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  # 2287329 1-Aug-2019 18:19
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dafman:
Dial111: Sure I was happy to pay $18.50 for the privilege of having 4K content, even if it is very limited for my tastes, but $22 for much of the same, I think I’ll jump down a tier before I’m charged the new price, I’ve got a month to go.
Many years ago, two new release movies from Video Ezy for a Saturday night's viewing cost $24. Now $22 for a month's unlimited viewing is stretch. Funny ol' world.

 

Yep

 

Then you get non release movies for a week, a small bunch for $10. What you could binge now in a night (long night). Yet $10 is half 30 days Netflix


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  # 2287333 1-Aug-2019 18:37
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dafman:
Dial111: Sure I was happy to pay $18.50 for the privilege of having 4K content, even if it is very limited for my tastes, but $22 for much of the same, I think I’ll jump down a tier before I’m charged the new price, I’ve got a month to go.

Many years ago, two new release movies from Video Ezy for a Saturday night's viewing cost $24. Now $22 for a month's unlimited viewing is stretch. Funny ol' world.


$7 a new release in my time and that was bluray, for the same $ on Apple TV I can get new released 4K movies.

I’ve watched almost everything I like in 4K already, no point paying more for the same when I’m happy to downgrade and watch the same stuff but in 1080p. I’m still a subscriber but in full HD I can’t see the problem.

 
 
 
 


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  # 2287337 1-Aug-2019 18:42
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tripp:

dafman: So instead of being 50 times cheaper than Sky, after the increase Netflix will only be 49.97586 times cheaper than Sky. (Ok, I didn't really do the calc. My point being that even after the increase, Netflix remains outstanding value for money when compared against our local dinosaur).


 


Unless you want new released movies or tv shows (excluding netflix original)


That's why I use Amazon video way more than Netflix.




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  # 2287421 2-Aug-2019 00:15
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tdgeek:

Quote


logged profit of $134 million on revenue of $4.2 billion in the final three months of last year.


That compared with a profit of $186 million on revenue of $3.3 billion in the same period the prior year.


Netflix ended the year with 139 million paying members worldwide, up 29 million from the start of the year. end of Quote


https://phys.org/news/2019-01-netflix-profits.html


 


I dont see where burning through billions of cash per annum comes from. Margins are slipping as the article mentions, but they are making money

the link to the article isnt working for me, but i dont think Netflix have ever made a profit from streaming.
They borrow Billions of dollars every year. This year they estimated they would need to borrow 2.5 billion but have ended up needing to borrow 3 billion dollars.

They borrow money based on subscriber growth hense why isp's/telco's have deals to offer their customers free subs as it raises subscriber growth.

Problem now is subscriber growth isnt as much this year as they hoped and will get worse once Disney etc start streaming services.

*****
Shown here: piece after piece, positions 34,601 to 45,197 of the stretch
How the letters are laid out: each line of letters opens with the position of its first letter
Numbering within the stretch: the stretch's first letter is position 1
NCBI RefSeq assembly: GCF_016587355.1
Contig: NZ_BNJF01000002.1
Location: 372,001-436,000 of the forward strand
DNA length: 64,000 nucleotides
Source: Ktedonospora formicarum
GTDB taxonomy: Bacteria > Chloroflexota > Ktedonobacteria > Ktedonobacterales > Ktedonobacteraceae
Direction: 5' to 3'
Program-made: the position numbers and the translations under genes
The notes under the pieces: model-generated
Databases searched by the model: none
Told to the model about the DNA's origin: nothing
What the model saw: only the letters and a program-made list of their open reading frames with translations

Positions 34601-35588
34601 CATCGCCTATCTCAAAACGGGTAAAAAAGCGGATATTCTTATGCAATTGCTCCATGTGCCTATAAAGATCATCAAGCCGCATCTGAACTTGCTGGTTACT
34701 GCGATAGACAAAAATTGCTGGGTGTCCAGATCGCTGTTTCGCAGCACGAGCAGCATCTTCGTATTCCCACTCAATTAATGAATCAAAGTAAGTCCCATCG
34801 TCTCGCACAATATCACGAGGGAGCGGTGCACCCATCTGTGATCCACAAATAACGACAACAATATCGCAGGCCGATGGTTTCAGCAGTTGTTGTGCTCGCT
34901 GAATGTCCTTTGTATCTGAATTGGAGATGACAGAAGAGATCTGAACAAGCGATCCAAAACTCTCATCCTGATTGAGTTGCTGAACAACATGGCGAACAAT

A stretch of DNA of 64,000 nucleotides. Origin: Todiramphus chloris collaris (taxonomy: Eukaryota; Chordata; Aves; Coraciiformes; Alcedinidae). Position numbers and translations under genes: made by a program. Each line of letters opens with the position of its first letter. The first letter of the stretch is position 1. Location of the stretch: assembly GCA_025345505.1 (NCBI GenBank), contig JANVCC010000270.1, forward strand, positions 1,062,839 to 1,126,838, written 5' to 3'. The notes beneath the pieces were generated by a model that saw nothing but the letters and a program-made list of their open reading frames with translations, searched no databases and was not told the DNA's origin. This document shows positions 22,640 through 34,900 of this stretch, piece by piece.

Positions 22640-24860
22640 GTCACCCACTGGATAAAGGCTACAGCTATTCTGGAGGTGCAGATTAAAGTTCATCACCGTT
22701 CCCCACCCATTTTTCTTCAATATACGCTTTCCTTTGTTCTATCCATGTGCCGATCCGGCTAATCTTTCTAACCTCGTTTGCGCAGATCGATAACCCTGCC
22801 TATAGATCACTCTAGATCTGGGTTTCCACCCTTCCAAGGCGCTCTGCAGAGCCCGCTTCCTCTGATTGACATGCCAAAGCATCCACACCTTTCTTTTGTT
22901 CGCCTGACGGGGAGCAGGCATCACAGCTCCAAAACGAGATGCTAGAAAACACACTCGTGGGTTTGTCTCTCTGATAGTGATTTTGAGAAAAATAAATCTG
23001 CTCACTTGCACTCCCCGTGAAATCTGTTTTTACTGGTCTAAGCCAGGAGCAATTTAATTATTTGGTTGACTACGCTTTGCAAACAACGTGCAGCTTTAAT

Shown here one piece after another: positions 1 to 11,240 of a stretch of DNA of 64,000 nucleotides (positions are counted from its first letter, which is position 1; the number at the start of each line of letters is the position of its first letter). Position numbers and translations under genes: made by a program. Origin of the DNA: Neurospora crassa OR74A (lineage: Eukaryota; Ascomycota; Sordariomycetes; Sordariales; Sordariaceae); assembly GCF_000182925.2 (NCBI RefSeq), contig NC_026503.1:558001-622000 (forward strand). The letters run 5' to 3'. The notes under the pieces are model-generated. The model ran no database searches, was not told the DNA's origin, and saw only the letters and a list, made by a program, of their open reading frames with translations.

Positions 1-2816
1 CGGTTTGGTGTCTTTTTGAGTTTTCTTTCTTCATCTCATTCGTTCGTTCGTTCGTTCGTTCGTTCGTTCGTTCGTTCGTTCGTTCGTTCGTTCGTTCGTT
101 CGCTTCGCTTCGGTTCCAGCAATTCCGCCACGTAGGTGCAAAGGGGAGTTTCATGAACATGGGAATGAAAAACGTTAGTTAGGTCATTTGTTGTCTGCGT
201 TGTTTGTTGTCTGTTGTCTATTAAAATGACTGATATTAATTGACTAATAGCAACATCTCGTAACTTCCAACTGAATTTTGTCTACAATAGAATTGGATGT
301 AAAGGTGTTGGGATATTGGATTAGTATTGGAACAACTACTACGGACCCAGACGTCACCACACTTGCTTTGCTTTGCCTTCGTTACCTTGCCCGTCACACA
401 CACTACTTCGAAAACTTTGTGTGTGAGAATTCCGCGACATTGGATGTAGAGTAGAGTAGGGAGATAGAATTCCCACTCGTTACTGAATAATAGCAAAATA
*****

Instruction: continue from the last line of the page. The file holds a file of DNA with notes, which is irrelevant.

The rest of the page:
*Edited as I forgot spotify finally made a profit this year.

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  # 2287433 2-Aug-2019 02:10
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dafman:
Dial111: Sure I was happy to pay $18.50 for the privilege of having 4K content, even if it is very limited for my tastes, but $22 for much of the same, I think I’ll jump down a tier before I’m charged the new price, I’ve got a month to go.
Many years ago, two new release movies from Video Ezy for a Saturday night's viewing cost $24. Now $22 for a month's unlimited viewing is stretch. Funny ol' world.

 

People will be purchasing content from more then one provider now, so adds up.

 

Outside Netflix originals theres not much in 4k, so when watching one of those programs are paying for something that is not improving that program, example the movie IT. Netflix has it in HD but there is a 4k version of it available. Also Netflix is losing some third party content e.g the marvel stuff.

 

I've watched a couple of Netflix original movies and didn't make it to the end of either of them Annihilation, and Western with Adam Sandler.

 

Prime Video is under $10.00 at moment, less content then Netflix but enough to keep me happy and they include some 4k content in that price.

 

Plus more percentage of their originals may be to my taste, time will tell.

 

 


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  # 2287568 2-Aug-2019 10:55
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Apparently 40% of Netflix's 'top movies and shows' are Disney-owned titles - in the end I imagine that, as its contracts for this content come up for renewal and Disney's own VOD service is up and running, little of this will remain on Netflix. That's quite a hole to fill, and is likely to make the value proposition of Netflix more difficult to justify in the future.

 

Unlike others here, I can't be bothered pausing my Netflix sub for periods and then restarting it - given my wife and kids watch their own content there's always someone watching something Netflix, and if I divide that sub cost per person it's currently 86c per person per week, rising to 98c with the increase.

 

I've also been slightly underwhelmed by (NZ) Prime Video - a few shows are excellent (Mrs Maisel; enjoying The Boys), but others are more pedestrian and not typically of the same quality Netflix original content often delivers (I can't imagine Goliath - a good concept, but far too 'network TV' in its execution - being made like that by Netflix). I'm happy to have Prime for free as part of my 2D BB, but can't imagine I'd pay for it, and certainly not as a substitute for Netflix.

 

Here's hoping that HBO launches a world-wide VOD service, and in NZ becomes free from the shackles of Sky. Ideally this wouldn't be solely SVOD, but for the purchase of specific shows.


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  # 2287904 2-Aug-2019 23:26
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If you look at the amount of content Netflix is putting out right now and the next 2-3 years and they will be the best VOD selection by miles for new programming compared to say Disney or HBO, both having a business model of licensing their content to other networks globally(disney+ might be big in the states but will be rubbish here with the existing rights packaging of content to tvnz/mediaworks/sky).


 
 
 
 


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  # 2289313 3-Aug-2019 20:16
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loceff13: